Chicago Marathon Training Plan

Today officially starts my training for the Chicago Marathon. And (of course) it’s a rest day. And I’m actually taking it as a rest day, because I’m going out to dinner and a concert after work with my husband, parents and one of my brothers and sisters-in-law.

Last week, I was mulling over which training plan to follow. Go with Novice 2 and keep the same number of running days, or go with Intermediate 1, and run one more day per week than I’m used to? I appreciate everyone’s feedback!

I’ve decided to go with Novice 2, for a few reasons.

I know I can run four days per week. This is what I’ve been doing for months. My body can handle this. I’m already going to be upping the mileage later on in this plan, no need to up the number of days as well.

I need the flexibility. I don’t run the same days every week, based on whatever else I have going on, or which days I schedule or can attend a standing group run. Doing four days per week, instead of five, gives me more flexibility to move runs around as needed (or so I can attend certain group runs).

More time for other workouts. My goal is to do at least one strength/resistance workout per week. That gives me two days to work in yoga, cross training (swim or bike – it is summer) and rest. I could double up running and strength on one day, but I don’t want to overload my schedule (or my body).

There will be other marathons. Maybe. If this one goes well. And if there are, I can try the Intermediate 1 plan. I am a novice marathoner after all, following the Novice plan is probably a good idea, especially since I don’t have a time goal in mind.

 

In all honesty, I probably won’t follow this plan exactly. I will probably follow the long runs pretty closely (adjusting for races I’ve already signed up for), and follow the easy runs more or less, but I’ll probably swap out a lot of the goal pace runs for speedwork or tempo runs. So … pretty much what I have been doing but with longer long runs.

What do you think? Good idea? Bad idea?

 

My goals for the marathon:

  • Make it to the start line healthy.
  • Love running as much on October 7 as I do today. Or more.
  • Cross the finish line before the time cut-off (6hr, 30 min) with a smile on my face.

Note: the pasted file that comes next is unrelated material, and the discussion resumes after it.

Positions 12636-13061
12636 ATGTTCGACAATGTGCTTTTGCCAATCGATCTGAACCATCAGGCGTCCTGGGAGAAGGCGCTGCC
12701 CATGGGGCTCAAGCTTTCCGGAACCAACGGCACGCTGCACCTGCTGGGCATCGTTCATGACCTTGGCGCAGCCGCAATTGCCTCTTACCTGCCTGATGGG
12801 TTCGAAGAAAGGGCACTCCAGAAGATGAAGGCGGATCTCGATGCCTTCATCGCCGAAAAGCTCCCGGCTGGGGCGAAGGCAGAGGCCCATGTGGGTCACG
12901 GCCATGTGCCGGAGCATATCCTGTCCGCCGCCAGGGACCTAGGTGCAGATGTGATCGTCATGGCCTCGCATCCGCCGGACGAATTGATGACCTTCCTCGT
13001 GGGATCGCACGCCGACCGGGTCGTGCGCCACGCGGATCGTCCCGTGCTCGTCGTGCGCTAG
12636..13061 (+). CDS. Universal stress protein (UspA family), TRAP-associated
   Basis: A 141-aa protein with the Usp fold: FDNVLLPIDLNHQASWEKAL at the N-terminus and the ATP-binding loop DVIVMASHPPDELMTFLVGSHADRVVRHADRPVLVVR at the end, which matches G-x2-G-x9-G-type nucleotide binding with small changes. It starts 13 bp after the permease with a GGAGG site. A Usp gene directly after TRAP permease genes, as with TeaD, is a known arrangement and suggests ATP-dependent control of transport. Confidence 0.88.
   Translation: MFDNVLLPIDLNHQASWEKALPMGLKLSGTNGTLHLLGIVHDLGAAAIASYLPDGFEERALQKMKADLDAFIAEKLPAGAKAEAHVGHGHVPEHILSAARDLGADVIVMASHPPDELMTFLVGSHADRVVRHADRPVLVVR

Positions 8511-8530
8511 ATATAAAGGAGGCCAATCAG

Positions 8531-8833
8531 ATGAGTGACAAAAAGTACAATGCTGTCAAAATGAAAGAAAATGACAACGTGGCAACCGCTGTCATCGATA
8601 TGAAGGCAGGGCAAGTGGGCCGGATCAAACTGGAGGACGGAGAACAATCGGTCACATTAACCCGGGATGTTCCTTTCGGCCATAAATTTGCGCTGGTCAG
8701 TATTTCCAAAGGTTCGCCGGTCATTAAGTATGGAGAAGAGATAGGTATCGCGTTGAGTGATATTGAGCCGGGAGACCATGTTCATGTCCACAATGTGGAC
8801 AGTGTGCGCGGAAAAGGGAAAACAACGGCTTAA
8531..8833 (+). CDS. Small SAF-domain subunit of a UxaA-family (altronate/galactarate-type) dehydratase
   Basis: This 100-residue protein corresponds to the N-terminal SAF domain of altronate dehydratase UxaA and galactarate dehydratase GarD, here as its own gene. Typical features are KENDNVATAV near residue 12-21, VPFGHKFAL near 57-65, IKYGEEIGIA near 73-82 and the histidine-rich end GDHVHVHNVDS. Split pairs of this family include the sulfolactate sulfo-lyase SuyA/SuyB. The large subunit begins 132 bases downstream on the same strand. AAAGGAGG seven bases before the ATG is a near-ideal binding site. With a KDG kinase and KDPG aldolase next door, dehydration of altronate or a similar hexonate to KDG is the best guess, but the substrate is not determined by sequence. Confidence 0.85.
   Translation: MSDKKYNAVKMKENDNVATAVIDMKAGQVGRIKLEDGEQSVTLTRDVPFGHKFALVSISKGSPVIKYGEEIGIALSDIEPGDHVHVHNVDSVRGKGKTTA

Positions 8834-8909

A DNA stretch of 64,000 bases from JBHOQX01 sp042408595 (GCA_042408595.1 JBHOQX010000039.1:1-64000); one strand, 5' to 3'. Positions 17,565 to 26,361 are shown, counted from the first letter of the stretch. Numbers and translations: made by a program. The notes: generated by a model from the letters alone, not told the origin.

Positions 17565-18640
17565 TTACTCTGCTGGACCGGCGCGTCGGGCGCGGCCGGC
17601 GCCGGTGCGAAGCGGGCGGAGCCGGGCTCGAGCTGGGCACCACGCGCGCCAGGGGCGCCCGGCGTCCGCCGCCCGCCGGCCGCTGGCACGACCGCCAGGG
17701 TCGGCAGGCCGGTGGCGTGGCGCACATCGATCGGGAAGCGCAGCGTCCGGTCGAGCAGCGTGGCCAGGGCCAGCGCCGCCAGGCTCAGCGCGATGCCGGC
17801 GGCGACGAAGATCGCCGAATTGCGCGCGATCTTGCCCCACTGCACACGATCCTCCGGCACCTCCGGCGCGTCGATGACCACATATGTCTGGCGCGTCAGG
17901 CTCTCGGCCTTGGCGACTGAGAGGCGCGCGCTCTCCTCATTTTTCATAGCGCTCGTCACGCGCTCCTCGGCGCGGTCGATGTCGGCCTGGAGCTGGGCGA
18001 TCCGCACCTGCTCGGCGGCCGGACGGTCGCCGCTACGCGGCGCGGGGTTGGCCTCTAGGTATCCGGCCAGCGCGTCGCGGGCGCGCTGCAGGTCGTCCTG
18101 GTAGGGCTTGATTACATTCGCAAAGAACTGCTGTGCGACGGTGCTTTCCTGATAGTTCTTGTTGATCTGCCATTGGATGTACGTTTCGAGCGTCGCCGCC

• Meet my fundraising minimum ($950).
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And beat Oprah? Let's not get ahead of ourselves. Maybe at my second marathon.
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13 Comments on “Chicago Marathon Training Plan”

  1. I didn’t do speed work or anything but when I trained for my half, I used the novice plan for that and it worked well. I agree that it gives a little bit of wiggle room to adjust according to life. I missed a few runs here and there but stuck with the long runs and it worked out well for me. I felt ready and prepared on the big day. I plan to use one of the novice plans (probably novice 2) when I train for a full marathon.

  2. Good choice! I used novice 1 or 2 when I trained for my “1st” marathon back in 2008. It was flexible enough to allow for unforeseen events and not too much of a time burden. But, i definitely felt prepared going into that marathon and have never felt better crossing a finish line. Maybe not having a time goal helped too. My BF is starting with the novice 1 program today for his Chicago marthon adventure too.

    Happy training to you Lady!! 🙂

  3. I think you have a good grip on things. My winter marathon pace leader said that weekly training will be all over the place, but as long as you stick to the long runs, you will be ready on race day. (and he was very wise). I can’t wait!

  4. I think one of the most important goals you set was to enjoy running in October as much as you do today. Running is such a mental sport and if you start hating it, you will run into many more problems than just completing those long runs every week! At least this is what I believe, and this is one of my goals too 🙂

    1. I think it’s important to remember that this is supposed to be fun. None of us are getting paid to do this. At the end of the day, it doesn’t really matter what our time is – sure, we all like to do better and improve, but other than personal satisfaction, and the occasional age group award, it doesn’t matter if I finish in 3 hours or 6. So if I’m not enjoying it, then what’s the point?

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